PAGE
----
Series: Stalking Jack the Ripper #2
Also in this series: Metaltown, Stalking Jack the Ripper
Genres: Young Adult, Historical Fiction, Mysteries, Thrillers
My content rating: YA (Nothing more than kissing, Death & some gore)
Bone white. Blood red. Along this path, you’ll soon be dead.
Following the horrifying revelation of Jack the Ripper’s true identity, Audrey Rose Wadsworth flees her home in Victorian London to enroll as the only female student in Europe’s most prestigious forensics school. But it’s impossible to find peace in the dark, unsettling Romanian castle that houses the school—and was also once home to the depraved Vlad the Impaler, otherwise known as Prince Dracula.
When a series of troubling deaths brings whispers of Vlad’s bloodthirsty return from the grave, Audrey Rose and her sharp-witted companion, Thomas Cresswell, must unravel the cryptic clues that will lead them to the shadowlike killer—living or dead.
This second installment in the series is just as creepy as Stalking Jack the Ripper. These books could probably be read as standalones since each one contains its own complete story, but of course, you’ll understand a lot more of the context if you’ve read the first book too.
What Fed My Addiction:
- Audrey’s demons. Audrey isn’t nearly as sure of herself as she was in the last book. She’s haunted by memories of what happened with her family in that book (which I won’t spoil, in case you haven’t read it), and she’s even occasionally seeing visions of things that aren’t there. It’s awfully hard to work on dead bodies when you’re scared to death of them. And yet, Audrey isn’t a timid girl who’s content to let the men around her protect her. She’s very ahead of her time—an independent woman—and she fights to get herself under control so that she can continue doing what she loves and what she’s good at.
- Thomas. It’s hard not to love Thomas, even though he occasionally shows his lack of common sense when it comes to wooing Audrey. (This causes some very realistic tension between the two.) And the banter between these two is so much fun. An example:
“Men enjoy the hunt. You now have proven you aren’t easily won, which makes you an interesting challenge. Why do you think so many heads are mounted on the walls? Displaying trophies of our accomplishments is like saying ‘I’m strong and virile. Just look at that stag head on the wall. I not only hunted it, I set the trap, and coaxed it into my lair. Here’s some brandy, let’s pound our chests and shoot something.'”
“You’re saying you’d like to trap me and hang my severed head above the mantle, then? That’s so utterly romantic. Do tell me more.”
- Paranormal or real? This book is incredibly spooky and dark, and it skirts the line between paranormal and real life rather well. The murders seem to follow the legends of Dracula well, but of course, Dracula has been dead for centuries. And while Audrey is never convinced that legend is real and she’s sure there’s a logical explanation for everything, that doesn’t make the circumstances any less interesting for someone like me, who’s a fan of paranormal. Oh, and if you enjoyed the macabre aspect of the first book, there’s plenty of it to satisfy you in this book as well!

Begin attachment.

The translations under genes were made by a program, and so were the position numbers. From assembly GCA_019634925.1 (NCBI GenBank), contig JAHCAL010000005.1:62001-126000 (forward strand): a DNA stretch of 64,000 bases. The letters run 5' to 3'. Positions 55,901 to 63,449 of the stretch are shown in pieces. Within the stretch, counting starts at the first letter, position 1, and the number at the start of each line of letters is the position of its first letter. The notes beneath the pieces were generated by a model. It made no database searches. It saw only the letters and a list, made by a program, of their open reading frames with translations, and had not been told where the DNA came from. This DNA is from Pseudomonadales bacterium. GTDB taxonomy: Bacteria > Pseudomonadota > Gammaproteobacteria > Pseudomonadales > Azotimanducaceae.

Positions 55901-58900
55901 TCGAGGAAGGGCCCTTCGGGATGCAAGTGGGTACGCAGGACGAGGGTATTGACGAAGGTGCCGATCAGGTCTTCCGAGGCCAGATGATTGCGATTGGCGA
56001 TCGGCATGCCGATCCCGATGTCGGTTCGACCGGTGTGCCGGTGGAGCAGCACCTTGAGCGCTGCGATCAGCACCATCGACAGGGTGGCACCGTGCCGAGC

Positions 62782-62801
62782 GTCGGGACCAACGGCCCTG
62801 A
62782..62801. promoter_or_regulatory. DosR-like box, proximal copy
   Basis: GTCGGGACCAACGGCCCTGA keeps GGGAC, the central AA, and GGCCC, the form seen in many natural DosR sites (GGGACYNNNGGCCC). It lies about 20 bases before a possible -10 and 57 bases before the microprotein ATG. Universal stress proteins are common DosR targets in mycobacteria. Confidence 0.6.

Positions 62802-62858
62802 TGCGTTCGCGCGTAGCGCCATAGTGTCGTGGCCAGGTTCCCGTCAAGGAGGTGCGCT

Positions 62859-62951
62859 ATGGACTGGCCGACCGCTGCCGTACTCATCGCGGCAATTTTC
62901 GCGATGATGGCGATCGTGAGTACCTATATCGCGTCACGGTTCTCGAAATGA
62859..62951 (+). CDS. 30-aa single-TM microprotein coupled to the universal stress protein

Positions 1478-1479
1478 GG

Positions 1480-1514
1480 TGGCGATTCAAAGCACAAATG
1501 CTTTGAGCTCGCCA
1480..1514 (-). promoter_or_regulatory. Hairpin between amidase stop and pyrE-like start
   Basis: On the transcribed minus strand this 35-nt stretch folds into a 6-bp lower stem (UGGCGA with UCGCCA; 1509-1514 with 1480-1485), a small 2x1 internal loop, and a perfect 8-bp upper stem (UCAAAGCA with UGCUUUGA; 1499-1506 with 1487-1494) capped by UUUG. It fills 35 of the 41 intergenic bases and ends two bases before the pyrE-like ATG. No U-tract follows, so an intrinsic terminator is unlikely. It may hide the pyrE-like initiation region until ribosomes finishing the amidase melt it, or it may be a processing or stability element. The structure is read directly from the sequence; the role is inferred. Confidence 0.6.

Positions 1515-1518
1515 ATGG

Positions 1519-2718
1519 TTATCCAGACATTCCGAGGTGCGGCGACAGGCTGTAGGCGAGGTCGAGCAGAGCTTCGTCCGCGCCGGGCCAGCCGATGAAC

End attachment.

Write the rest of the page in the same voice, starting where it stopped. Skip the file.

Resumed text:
- The setting and mystery. Typically, in a book like this, the least interesting aspect for me is the actual mystery. But this book kept my attention because the mystery skirted that paranormal territory. I thought that the spooky Romanian castle was a perfect setting for the book as well—full of secret passages and surrounded by wolf-filled wolves. These elements were used well to set up the suspense in the book! And then there was the ending—I was taken completely by surprise and loved some of the revelations!
What Left Me Hungry for More:
- Audrey is way ahead of her time. Okay, so occasionally, I found myself realizing that while I LOVE Audrey, this is one of those historicals where the main character is way ahead of her time as far as her independence and progressiveness goes (when a character turns out to gay, neither she nor Thomas bat an eye). Of course, as modern readers, we love this, but I couldn’t help the little creeping thought that it’s not particularly realistic that she’s so independent (and so are all of the other female characters). I can’t really bring myself to complain much, though. As a YA book I’d rather see that than have a book that reinforces old stereotypes.
This book is a stupendously creepy historical read that skirts the line between the paranormal and the just plain abnormal really well. I give it 4.5/5 Stars.
***Disclosure: I received this book from the publisher via ALA Annual in exchange for an honest review. No other compensation was given and all opinions are my own.***
About the Author
Kerri Maniscalco grew up in a semi-haunted house outside NYC where her fascination with gothic settings began. In her spare time she reads everything she can get her hands on, cooks all kinds of food with her family and friends, and drinks entirely too much tea while discussing life’s finer points with her cats.
Her first novel in this series, Stalking Jack the Ripper, debuted at #1 on the New York Times bestseller list. It incorporates her love of forensic science and unsolved history.
Two sets of Stalking Jack the Ripper and Hunting Prince Dracula (US/Can Only)
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